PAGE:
Blog :: 05-2008

Henderson County To Break Ground On New Park

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5/29/2008 - Henderson County To Break Ground On New Park
by http://www.pisgahmountainnews.com

EDNEYVILLE - The Henderson County Board of Commissioners and the Edneyville Community Center Association will celebrate the official groundbreaking ceremony for the Edneyville Park and Community Center at 11 a.m. on Friday on the center property at the intersection of U.S. 64 East and Ida Rogers Drive in Edneyville.

The ceremony will include recognition of special guests, a groundbreaking, and light refreshments.

The Edneyville Community Center will be a 5,335 square-foot center with meeting rooms, restrooms and a kitchen. The 15.12 acres of land around the center will include multi-purpose fields, a walking trail and playground equipment.

Future plans call for a baseball field, an enclosed gym and pool.

The $1 million project is being paid for by a $500,000 grant from the N.C. Parks and Recreation Trust Fund and a $500,000 matching grant from the Board of Commissioners.

The Edneyville Community Center Association purchased and donated the land for the park and center.

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Perfect Time to Purchase Real Estate

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5/29/2008 - Perfect Time to Purchase Real Estate
by http://www.realestatejournal.com

Finally, it's a buyer's market out there.

For years rapidly rising prices kept many first-time home buyers out of the housing market. But as home values slide further downward and interest rates hover at relatively low levels, it may be time to start looking to buy that first house.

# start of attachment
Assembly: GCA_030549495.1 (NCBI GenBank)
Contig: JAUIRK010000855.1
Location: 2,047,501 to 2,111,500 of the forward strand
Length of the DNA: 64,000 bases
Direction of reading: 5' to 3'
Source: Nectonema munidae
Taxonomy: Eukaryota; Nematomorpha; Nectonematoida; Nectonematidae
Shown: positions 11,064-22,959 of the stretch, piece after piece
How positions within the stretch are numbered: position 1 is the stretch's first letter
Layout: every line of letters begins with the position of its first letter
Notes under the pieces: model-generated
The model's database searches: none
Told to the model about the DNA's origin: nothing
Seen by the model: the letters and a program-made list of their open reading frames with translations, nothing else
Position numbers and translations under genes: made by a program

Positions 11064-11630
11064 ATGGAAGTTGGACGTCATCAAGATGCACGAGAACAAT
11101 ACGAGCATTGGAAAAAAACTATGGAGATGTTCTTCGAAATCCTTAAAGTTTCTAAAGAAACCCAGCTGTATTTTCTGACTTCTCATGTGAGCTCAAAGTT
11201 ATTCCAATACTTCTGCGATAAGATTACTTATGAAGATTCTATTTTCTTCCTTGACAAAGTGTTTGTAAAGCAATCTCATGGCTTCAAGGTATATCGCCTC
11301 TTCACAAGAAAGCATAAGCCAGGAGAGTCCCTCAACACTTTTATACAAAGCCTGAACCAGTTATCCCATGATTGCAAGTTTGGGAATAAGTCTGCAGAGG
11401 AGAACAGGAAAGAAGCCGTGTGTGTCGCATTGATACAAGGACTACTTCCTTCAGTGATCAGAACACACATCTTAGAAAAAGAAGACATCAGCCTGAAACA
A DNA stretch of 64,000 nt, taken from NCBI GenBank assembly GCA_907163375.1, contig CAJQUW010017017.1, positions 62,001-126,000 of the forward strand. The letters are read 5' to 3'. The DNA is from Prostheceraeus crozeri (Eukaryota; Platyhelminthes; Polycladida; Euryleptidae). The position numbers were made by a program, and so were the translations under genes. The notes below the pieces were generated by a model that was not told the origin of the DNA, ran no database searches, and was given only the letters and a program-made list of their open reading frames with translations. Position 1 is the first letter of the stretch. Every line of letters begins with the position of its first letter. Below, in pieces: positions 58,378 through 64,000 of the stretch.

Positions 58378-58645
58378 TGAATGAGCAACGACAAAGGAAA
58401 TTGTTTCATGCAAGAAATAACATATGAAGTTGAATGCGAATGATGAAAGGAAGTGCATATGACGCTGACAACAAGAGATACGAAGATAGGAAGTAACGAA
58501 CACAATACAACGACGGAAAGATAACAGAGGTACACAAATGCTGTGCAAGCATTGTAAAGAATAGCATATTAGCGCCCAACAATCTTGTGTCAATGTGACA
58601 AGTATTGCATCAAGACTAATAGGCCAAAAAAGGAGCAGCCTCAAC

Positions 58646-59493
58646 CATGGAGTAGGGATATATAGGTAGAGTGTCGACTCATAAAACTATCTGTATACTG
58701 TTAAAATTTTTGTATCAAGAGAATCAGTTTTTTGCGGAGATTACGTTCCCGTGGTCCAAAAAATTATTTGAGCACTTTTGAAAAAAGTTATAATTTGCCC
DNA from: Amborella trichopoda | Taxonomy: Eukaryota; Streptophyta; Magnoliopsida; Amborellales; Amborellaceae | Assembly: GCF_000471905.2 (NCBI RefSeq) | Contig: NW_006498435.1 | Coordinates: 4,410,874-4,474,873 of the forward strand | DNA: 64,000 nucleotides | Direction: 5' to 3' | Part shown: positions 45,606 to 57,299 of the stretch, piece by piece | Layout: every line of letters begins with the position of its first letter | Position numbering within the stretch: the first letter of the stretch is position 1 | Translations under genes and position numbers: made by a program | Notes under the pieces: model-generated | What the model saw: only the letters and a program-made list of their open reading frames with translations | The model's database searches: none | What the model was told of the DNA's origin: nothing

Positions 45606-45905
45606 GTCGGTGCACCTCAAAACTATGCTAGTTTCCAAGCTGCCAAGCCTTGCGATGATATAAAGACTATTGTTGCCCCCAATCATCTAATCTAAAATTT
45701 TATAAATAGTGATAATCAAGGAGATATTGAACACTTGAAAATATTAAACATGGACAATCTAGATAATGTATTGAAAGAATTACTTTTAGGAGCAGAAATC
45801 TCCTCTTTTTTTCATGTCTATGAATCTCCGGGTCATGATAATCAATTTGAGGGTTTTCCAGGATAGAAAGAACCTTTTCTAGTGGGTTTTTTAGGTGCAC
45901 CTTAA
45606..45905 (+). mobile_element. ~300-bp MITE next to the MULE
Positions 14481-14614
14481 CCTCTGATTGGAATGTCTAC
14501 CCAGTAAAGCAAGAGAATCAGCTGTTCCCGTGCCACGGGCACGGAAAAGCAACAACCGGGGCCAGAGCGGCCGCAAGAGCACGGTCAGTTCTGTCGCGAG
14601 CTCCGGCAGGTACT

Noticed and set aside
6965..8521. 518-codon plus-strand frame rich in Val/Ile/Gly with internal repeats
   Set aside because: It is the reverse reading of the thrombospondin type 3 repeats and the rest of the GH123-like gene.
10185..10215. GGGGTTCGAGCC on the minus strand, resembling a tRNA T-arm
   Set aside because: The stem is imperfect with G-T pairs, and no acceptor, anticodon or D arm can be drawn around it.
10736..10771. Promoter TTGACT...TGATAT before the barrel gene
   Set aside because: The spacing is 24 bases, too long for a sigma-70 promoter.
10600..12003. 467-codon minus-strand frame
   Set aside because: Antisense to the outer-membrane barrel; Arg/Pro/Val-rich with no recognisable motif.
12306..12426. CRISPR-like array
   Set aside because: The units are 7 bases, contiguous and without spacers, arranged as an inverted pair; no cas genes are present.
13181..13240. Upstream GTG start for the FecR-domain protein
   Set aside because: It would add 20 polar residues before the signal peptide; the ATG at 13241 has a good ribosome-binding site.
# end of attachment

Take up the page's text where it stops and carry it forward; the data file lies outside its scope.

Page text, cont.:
That is, if you have a secure job, can afford higher down payments than were required a few years ago and can meet lenders' much stricter income and credit requirements.

"Lenders aren't cutting everyone off. They're reverting to sanity after years of making bad loans," says Dick Lepre, senior loan officer at Residential Pacific Mortgage, in San Francisco.

The U.S. median home price was $201,000 in January, down 4.6% from January 2007. The S&P/Case-Shiller national home-price index for the fourth quarter was down 8.9% from a year earlier, the biggest drop in its 20 years. Prices have plunged 10% to 12% in troubled markets like Florida and California, and many economists predict an overall slide of 20% or more before the housing market bottoms.

There was a 10-month supply of existing homes for sale in January, up from just under five months during boom times.

If you are about to get into the housing market, this is all good news. But before you begin visiting open houses, recognize that the old home-buying rules no longer apply. You want to approach buying your first house with a financially realistic point of view.

Remember: You're investing in a place to live, not speculating in the stock market or even putting money into a savings account. So keep it simple. Buy smarter. Buy cheaper.

Determine what you can afford. "The days of easy money are over," says Jeff Bogue, a financial planner in Wells, Maine. Mortgage lenders have tightened their standards and are requiring larger down payments. Typically, they want buyers to spend no more than 28% of their gross monthly income on mortgage payments, real-estate taxes and home insurance.

To figure out how much you can afford, use online calculators at realestatejournal.com, dinkytown.com or bankrate.com and "get preapproved or preauthorized for a loan," Mr. Bogue says.

Be sure you also have cash for closing costs like legal fees and title charges. The total typically reaches 2% to 3% of the house price, but differs by state and mortgage product, says Ilona Bray, co-author of "Nolo's Essential Guide to Buying Your First Home." Also be prepared to pay for moving expenses and ongoing maintenance.

Know your market. Gone are the days of "sure thing" home purchases when buyers would bid up prices and then watch the values of their houses soar like tech stocks in 1999. Today, if buyers are bidding at all, they're far more likely to insist on lower prices and to walk away if they don't get what they want.